SECTION 3.  The director of finance is authorized to issue general obligation bonds in the sum of $        or so much thereof as may be necessary and the same sum or so much thereof as may be necessary is appropriated for fiscal year 2014-2015 for the purpose of supporting the development of the Pacific international space center for exploration systems' research and development park as follows:

          Land acquisition                     $

          Acquisition-related tasks            $

          Total funding                        $

     The sum appropriated shall be expended by the Pacific international space center for exploration systems for the purposes of this Act.

     SECTION 4.  The appropriation made for the capital improvement project authorized by section 3 of this Act shall not lapse at the end of the fiscal biennium for which the appropriation is made; provided that all moneys from the appropriation unencumbered as of June 30, 2016, shall lapse as of that date.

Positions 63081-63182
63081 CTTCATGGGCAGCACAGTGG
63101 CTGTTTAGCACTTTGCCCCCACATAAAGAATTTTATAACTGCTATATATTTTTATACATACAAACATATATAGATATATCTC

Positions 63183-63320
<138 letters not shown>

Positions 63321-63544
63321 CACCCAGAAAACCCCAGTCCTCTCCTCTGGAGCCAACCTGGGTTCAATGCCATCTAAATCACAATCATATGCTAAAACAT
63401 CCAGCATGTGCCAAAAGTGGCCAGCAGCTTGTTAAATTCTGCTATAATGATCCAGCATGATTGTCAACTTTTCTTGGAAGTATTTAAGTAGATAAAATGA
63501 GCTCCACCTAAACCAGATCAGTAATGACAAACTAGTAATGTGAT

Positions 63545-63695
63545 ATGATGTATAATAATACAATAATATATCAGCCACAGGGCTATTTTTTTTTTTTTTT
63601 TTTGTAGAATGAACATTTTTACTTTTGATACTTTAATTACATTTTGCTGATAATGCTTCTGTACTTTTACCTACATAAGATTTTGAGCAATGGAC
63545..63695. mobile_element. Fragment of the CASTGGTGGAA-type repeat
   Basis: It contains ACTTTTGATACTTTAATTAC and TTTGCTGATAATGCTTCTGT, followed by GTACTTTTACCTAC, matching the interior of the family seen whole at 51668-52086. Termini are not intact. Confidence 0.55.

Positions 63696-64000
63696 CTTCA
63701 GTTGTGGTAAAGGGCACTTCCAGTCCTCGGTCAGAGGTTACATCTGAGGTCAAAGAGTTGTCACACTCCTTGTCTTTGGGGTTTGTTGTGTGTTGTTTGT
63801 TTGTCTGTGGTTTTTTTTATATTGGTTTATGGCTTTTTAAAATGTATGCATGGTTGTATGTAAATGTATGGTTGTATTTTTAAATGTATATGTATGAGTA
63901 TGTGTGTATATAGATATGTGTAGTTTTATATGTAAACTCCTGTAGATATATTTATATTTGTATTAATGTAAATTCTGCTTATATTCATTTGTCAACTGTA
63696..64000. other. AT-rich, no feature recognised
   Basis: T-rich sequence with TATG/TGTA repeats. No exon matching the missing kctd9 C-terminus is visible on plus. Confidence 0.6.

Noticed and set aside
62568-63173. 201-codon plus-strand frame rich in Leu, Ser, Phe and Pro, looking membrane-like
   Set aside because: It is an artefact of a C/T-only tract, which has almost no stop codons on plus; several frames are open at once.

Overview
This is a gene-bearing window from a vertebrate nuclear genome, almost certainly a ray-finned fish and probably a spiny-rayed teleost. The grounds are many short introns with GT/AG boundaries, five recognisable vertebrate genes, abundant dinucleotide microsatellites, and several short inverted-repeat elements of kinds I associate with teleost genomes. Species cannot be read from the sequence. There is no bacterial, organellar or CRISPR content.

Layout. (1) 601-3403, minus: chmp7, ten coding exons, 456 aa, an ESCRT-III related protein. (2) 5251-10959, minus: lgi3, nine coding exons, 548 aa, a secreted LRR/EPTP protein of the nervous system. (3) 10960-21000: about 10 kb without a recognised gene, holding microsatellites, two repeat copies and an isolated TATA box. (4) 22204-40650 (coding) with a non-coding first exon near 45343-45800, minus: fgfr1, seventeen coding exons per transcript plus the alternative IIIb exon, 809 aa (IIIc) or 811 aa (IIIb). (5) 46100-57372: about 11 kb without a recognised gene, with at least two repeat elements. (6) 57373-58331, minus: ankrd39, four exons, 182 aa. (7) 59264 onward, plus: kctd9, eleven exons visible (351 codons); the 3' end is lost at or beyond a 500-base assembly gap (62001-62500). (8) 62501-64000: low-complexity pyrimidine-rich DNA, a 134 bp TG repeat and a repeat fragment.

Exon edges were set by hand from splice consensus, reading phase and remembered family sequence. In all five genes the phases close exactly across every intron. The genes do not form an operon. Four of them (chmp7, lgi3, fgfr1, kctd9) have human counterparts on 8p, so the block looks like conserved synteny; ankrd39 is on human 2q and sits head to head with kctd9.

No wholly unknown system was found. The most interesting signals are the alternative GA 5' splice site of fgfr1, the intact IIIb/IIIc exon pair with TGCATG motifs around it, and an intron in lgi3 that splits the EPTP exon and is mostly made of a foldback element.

SECTION 5.  This Act shall take effect on July 1, 2050.


 


 

Report Title:

Pacific International Space Center for Exploration Systems; Appropriation

 

Description:

Appropriates unspecified amounts to the Pacific international space center for exploration systems to support administrative and general tasks, strategic program initiatives, and the preliminary development of the Pacific international space center for exploration systems' research and development park.  Effective 7/1/2050. (SD2)

 

 

 

The summary description of legislation appearing on this page is for informational purposes only and is not legislation or evidence of legislative intent.